Johnny Manziel and Online Classes Will Change the Landscape of College Athletics

Brett StephenAnalyst IIFebruary 19, 2013

Heisman winner Johnny Manziel is taking his entire course-load online.
Heisman winner Johnny Manziel is taking his entire course-load online.Mike Stobe/Getty Images

Heisman Trophy winner Johnny Manziel is so popular in College Station that he has been practically forced to take his entire course load this semester online, according to Michael Middlehurst-Schwartz of USA TODAY Sports.

Apparently, Manziel draws so much attention and so many requests for photos on campus that he only shows up about once each month.

While college athletes are well within their rights to take their courses via online format, the landscape of college athletics will soon change drastically if the NCAA does not step in and regulate this extensively.

Superstar college athletes have been around for a long time and they have all seemed to deal with being in a classroom just fine. 

Even as recently as Tim Tebow or Cam Newton, the stars went to class, lived on campus and survived.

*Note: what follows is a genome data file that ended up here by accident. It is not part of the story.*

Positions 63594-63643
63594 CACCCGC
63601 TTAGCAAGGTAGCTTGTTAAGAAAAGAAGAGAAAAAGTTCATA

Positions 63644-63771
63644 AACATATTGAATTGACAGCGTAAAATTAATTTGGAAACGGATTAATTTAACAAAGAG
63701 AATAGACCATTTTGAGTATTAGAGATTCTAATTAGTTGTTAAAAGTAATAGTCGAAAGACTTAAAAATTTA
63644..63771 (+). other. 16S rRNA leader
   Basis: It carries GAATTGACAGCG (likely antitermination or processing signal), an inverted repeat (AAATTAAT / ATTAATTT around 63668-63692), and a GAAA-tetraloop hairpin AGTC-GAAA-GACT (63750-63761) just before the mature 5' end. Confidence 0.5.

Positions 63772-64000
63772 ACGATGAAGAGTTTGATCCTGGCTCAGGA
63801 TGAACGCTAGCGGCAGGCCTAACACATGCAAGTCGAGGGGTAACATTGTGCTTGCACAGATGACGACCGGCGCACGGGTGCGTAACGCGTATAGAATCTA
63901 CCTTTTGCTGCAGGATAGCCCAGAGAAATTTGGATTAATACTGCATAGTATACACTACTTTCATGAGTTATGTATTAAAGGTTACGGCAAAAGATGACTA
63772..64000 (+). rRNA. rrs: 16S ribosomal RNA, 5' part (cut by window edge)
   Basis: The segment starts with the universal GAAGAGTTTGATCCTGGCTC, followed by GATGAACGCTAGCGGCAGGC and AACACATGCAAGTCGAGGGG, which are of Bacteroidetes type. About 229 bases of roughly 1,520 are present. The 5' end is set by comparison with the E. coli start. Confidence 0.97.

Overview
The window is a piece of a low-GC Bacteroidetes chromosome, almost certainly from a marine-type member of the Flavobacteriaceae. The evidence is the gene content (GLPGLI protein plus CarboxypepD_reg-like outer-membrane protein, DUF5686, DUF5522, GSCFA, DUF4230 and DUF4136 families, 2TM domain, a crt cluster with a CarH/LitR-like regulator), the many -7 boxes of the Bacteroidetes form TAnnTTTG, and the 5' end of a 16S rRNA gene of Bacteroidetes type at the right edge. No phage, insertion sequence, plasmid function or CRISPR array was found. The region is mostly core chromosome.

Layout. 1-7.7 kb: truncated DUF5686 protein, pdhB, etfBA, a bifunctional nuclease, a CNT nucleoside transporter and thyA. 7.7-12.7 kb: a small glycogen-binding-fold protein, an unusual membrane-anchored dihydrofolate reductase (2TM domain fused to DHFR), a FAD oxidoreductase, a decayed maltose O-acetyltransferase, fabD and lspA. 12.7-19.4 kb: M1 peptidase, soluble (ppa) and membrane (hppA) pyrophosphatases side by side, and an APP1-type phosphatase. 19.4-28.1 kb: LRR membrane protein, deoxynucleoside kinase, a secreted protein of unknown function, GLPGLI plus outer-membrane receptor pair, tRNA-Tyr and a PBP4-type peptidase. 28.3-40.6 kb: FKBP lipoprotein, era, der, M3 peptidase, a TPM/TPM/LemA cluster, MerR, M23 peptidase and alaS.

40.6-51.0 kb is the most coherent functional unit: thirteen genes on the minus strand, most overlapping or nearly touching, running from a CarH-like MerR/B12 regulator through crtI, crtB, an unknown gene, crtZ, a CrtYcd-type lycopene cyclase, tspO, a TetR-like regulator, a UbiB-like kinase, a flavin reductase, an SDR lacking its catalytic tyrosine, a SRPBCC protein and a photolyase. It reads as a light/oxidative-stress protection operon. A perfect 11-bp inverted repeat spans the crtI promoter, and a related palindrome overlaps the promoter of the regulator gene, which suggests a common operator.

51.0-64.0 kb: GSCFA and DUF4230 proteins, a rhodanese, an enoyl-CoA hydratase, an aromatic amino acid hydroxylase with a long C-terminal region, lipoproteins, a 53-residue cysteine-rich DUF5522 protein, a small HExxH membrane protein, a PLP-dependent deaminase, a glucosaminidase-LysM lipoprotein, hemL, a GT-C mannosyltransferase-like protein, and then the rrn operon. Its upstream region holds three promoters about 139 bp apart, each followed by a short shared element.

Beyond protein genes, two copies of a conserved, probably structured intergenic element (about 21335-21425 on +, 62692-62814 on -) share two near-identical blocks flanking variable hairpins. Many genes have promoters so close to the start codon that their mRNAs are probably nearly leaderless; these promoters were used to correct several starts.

Texas A&M has not had a star of this caliber in a long time, but there is still no reason why Johnny Manziel cannot attend classes on campus.

Online courses, for the most part, are designed for individuals who don’t have the opportunity to be on campus due to proximity to the campus or simply a work schedule that does not allow them to be on campus at certain times.

While online courses can be very practical and conducive to the schedule of college athletes due to the flexibility and the “work at your own pace” arrangement, the NCAA better set strict guidelines before coaches and athletes realize the opportunities that these classes present them. 

They will soon become the rage of athletes everywhere, now that a high-profile athlete like Manziel has made public that he rarely steps foot on campus, and you will soon see other marquis players jump to the convenience of off-campus classes.

These courses put a lot of trust in students.  The professor trusts that the student is disciplined enough to keep up with the course work without supervision and that they are honest enough to complete the course on their own.

Is the NCAA ready to put this amount of trust in athletes and coaches that have so much at stake?

If student-athletes are allowed to take courses online, the NCAA will soon have a situation on their hands where players are having others take their classes for them. 

It is almost impossible to regulate the legitimacy of online courses, but if the NCAA does not find a way soon, the landscape of college athletics will be changed forever and corruption will run rampant.